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Every couple of weeks, he and I get on the phone and share investment ideas—or, rather, he shares ideas and I listen. It was two years ago this month that he told me of an article he’d read in The Economist about the rapid advances being made by innovative startup companies in the area of biotechnology and messenger RNA (mRNA) technology. These novel ways of delivering therapies and vaccines were going to transform the pharmaceutical industry, he said. Then he gave me the names of two mRNA pioneers he was investing in.

“You should invest some money in these companies, Dad,” he said. “I think they’re going to be big.”

The companies’ names? You guessed it: Moderna and BioNTech.

Two months later, the global pandemic hit. Moderna and BioNTech were suddenly household names. Their stocks rocketed to the stratosphere. My son was able to pay off his car with his profits. I, being a fool, hadn’t listened to his advice and missed out.

Now, he readily admits to having been incredibly lucky with his timing in buying Moderna and BioNTech two months before a once-in-a-generation pandemic changed the world. Not all of his investment picks have worked out as well as those two. Overall, I suspect he’s probably doing just a little better than average, even with those two blockbuster picks.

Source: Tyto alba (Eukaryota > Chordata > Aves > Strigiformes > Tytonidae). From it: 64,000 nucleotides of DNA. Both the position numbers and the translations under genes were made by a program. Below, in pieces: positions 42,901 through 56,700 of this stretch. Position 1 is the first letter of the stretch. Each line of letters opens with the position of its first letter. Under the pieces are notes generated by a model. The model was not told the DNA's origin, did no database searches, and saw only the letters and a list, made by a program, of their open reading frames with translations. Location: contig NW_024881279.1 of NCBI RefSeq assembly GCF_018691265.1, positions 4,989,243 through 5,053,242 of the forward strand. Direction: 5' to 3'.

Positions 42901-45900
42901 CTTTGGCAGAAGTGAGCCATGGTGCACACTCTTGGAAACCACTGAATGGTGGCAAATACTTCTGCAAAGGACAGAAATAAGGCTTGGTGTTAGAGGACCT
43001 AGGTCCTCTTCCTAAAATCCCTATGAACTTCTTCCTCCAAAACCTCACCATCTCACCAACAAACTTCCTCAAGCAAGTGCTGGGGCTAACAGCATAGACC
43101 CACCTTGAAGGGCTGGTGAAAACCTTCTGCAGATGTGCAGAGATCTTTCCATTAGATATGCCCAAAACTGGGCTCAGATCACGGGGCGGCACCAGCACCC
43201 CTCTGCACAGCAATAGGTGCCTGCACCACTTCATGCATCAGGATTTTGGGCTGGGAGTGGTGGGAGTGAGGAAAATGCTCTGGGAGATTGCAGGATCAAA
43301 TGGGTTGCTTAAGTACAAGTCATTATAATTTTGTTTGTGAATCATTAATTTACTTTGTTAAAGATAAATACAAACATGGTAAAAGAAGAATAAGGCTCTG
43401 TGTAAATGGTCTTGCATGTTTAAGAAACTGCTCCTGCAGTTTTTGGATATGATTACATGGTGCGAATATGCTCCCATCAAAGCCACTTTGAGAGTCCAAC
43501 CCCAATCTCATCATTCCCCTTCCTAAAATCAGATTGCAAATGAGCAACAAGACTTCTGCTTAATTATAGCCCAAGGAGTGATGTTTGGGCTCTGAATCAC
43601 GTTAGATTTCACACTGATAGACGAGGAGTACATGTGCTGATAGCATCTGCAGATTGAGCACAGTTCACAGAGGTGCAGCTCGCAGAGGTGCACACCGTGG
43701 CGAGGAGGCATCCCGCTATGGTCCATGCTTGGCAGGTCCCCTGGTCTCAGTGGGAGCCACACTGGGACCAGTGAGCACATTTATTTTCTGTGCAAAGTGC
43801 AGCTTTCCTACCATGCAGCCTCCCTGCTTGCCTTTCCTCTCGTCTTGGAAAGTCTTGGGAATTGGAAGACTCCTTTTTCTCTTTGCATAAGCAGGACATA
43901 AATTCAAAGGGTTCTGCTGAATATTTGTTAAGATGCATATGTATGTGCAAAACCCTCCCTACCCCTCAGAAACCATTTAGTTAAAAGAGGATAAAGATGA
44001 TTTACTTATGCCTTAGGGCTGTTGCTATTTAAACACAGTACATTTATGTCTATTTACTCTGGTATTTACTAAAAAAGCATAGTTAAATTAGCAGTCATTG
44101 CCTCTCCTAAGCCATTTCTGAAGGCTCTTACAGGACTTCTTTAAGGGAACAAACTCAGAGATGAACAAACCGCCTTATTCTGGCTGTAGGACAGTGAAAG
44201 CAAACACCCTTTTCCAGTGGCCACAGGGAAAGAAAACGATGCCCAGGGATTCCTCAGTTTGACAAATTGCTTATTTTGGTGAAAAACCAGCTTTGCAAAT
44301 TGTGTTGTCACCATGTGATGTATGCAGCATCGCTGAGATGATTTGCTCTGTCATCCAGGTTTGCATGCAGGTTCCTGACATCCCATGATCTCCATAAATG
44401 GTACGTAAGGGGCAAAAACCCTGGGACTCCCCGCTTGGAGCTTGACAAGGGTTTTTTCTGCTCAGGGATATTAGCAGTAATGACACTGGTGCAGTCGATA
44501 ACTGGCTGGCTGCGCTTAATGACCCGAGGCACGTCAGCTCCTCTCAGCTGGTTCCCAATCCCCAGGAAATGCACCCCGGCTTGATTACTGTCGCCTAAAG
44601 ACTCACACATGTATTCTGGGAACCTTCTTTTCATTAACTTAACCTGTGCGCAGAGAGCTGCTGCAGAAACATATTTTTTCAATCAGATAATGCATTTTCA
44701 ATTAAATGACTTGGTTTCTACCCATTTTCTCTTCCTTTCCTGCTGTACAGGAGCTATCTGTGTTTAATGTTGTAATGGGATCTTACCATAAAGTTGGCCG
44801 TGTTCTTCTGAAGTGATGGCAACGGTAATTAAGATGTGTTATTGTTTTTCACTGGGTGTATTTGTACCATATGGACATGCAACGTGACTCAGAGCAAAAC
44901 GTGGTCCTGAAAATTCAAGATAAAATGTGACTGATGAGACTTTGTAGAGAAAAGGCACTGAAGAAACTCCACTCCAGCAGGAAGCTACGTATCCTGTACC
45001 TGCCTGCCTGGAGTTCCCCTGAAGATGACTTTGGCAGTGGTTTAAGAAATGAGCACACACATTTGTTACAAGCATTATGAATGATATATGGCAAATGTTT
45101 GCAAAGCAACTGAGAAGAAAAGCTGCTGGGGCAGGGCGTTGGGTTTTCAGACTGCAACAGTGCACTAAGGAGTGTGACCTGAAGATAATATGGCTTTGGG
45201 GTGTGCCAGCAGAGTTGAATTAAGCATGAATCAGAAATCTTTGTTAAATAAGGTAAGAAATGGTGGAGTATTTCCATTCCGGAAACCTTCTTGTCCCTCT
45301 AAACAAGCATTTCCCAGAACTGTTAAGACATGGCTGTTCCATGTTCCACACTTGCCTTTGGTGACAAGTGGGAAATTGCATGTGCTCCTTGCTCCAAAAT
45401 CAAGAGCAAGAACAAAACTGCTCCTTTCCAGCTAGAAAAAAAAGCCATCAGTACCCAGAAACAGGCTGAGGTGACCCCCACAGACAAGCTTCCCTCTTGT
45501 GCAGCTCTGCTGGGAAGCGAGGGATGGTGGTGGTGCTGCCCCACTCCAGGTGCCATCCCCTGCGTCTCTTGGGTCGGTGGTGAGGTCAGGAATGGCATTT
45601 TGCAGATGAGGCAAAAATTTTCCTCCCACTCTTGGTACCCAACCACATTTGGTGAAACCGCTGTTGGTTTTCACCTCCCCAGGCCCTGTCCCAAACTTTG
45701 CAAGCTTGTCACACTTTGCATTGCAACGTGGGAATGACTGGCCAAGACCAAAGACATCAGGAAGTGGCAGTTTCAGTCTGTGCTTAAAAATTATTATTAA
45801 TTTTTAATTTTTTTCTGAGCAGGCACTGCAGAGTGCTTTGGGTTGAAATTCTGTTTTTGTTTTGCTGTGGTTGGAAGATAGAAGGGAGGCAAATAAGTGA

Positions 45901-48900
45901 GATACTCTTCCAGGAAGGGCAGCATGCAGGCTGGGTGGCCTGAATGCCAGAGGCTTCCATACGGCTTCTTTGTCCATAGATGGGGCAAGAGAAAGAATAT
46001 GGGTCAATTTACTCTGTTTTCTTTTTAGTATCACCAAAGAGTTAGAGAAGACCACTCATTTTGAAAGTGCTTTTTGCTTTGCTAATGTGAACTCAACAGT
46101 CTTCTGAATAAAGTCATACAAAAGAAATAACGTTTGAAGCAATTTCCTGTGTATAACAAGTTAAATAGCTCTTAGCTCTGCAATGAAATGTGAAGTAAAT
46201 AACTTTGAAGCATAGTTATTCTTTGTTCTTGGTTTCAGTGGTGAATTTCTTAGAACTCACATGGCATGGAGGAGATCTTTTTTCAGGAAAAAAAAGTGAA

Still, I find that his investment theses invariably make a lot of sense and are well researched. He always brings a fresh perspective to things that I haven’t thought of, and he’s not afraid to challenge my thinking when I’m being stubborn, which happens from time to time.

I, for my part, can add a good real-world perspective on investment ideas, pulling from my background in corporate marketing and investor relations. It makes for a good combination.

Lately, we’ve been talking about special purpose acquisition companies (SPACs) and the use of options to protect investment gains. I’m not sure I’ll jump into either one, but I always learn from the things my son brings to our phone conversations. That’s really the point—to keep learning. I also find these conversations help me stay on top of what’s going on in the workplace, which is important now that I’m no longer there.

Let’s face it: While baby boomers control the vast majority of the wealth in our investment accounts, it’s the younger generations—the millennials, Gen Xers and Gen Yers—who are creating the investment opportunities of the future through their work and day-to-day buying decisions. Best listen to what they’re telling us.